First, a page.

A graphic designer named J P Brenner has proposed that his new, multisided, shape-shifting bitcoin logo – a representation of the dynamic nature of the decentralized money, should be the symbol adopted by the bitcoin community.
The design is the latest development in an ongoing debate in the digital currency community. Years after bitcoin's creation, there still isn't consensus on what bitcoin's logo should be, with many arguing that the classic orange logo no longer suits the technology's goals.
The idea, as explained here, is to represent bitcoin not as a physical item, like money is today, but as something digital and thus more malleable.
Behind the design
Brenner explained his rationale for the design in a lengthy post on his own website. There, he indicated his belief that bitcoin's lack of brand identity is contributing to consumer confusion regarding the technology.
As a result, Brenner based his idea off of a shape known as a heptagon, a 7-sided polygon that can create an endless number of forms. He went on to say that the number seven has importance to bitcoin given it's goal of worldwide adoption - there are seven continents, and because the word bitcoin has seven letters.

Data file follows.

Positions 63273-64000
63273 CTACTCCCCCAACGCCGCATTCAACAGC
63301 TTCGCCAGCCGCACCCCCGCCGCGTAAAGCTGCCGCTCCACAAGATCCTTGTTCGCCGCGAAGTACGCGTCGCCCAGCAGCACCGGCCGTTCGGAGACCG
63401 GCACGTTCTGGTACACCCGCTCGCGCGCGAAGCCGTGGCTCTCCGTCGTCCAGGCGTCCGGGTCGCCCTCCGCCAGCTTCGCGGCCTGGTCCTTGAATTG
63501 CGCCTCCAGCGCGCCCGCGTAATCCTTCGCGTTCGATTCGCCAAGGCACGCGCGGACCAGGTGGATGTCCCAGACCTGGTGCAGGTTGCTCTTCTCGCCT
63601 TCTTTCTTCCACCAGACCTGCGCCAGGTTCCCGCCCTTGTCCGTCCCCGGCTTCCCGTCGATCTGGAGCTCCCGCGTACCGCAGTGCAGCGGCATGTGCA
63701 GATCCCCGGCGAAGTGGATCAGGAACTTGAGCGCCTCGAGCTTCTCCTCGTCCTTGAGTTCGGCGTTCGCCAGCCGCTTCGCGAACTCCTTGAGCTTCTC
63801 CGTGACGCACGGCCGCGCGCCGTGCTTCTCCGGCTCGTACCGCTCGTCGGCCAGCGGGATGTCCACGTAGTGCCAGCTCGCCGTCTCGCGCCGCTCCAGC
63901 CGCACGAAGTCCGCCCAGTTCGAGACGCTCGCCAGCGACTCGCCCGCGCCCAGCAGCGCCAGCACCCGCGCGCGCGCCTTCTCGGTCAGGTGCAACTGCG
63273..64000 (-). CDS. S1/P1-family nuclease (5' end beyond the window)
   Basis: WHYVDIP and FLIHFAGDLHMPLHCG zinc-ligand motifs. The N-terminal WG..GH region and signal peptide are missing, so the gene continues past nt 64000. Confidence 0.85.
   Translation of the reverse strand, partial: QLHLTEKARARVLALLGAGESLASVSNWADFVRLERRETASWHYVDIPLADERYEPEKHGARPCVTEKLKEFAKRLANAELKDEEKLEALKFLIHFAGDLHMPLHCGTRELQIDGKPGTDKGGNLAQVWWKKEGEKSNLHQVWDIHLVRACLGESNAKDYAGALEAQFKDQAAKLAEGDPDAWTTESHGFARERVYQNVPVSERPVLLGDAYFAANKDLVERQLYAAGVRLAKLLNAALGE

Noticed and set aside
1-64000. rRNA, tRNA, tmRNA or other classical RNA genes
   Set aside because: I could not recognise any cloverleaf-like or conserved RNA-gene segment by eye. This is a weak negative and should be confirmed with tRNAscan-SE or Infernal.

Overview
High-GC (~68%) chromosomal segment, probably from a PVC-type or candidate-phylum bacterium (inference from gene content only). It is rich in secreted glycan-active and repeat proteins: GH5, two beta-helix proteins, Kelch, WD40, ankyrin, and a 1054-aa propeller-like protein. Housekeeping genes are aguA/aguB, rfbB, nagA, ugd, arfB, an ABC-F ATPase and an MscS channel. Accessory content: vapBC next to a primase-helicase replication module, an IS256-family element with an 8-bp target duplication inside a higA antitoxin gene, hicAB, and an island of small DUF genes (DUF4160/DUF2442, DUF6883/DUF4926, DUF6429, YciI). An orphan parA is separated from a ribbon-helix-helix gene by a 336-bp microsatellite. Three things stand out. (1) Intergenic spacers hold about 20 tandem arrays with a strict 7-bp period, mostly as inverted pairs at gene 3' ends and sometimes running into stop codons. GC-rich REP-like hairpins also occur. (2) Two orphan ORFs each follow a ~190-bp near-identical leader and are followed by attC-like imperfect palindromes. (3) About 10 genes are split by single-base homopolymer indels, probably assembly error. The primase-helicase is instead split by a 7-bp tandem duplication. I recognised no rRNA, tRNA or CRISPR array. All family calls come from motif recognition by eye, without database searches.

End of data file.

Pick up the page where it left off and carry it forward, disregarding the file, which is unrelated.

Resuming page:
Feedback on the proposal
Reaction in the bitcoin community toward Brenner's proposal was mixed.
Some, like Jaron Lukasiewicz, CEO of exchange platform Coinsetter, took issue with the design. He told CoinDesk:
Others, like Vaughn Blake, the head of marketing and strategy for CoinMKT were more supportive:
Marshall Hayner, co-founder of Quickcoin, says there isn't a better bitcoin logo design that improves from the original:
Reaction on Twitter has been similarly mixed.
Bitcoin's current logo
The current logo for BTC, which is used in storefronts and at point-of-sale systems around the world, has been used for some time now. The problem that has emerged, however, is that the logo is not in unicode, which makes it difficult to translate across different fonts.
A proposal to use ‘Ƀ’ for the bitcoin symbol has been floated since it does work well as an existing unicode symbol.
Companies such as ATM manufacturer Lamassau already use it, and it doesn't require getting Unicode Consortium approval for acceptance; it just needs consensus.
In fact, using Brenner's design as bitcoin's logo leads to a problem in that it's more of a design than a usable symbol in text.
Even if a shape-shifting logo were suitable for bitcoin, the digital currency would still need some kind of representation in font form.
So, what's the best logo for bitcoin over the long haul?
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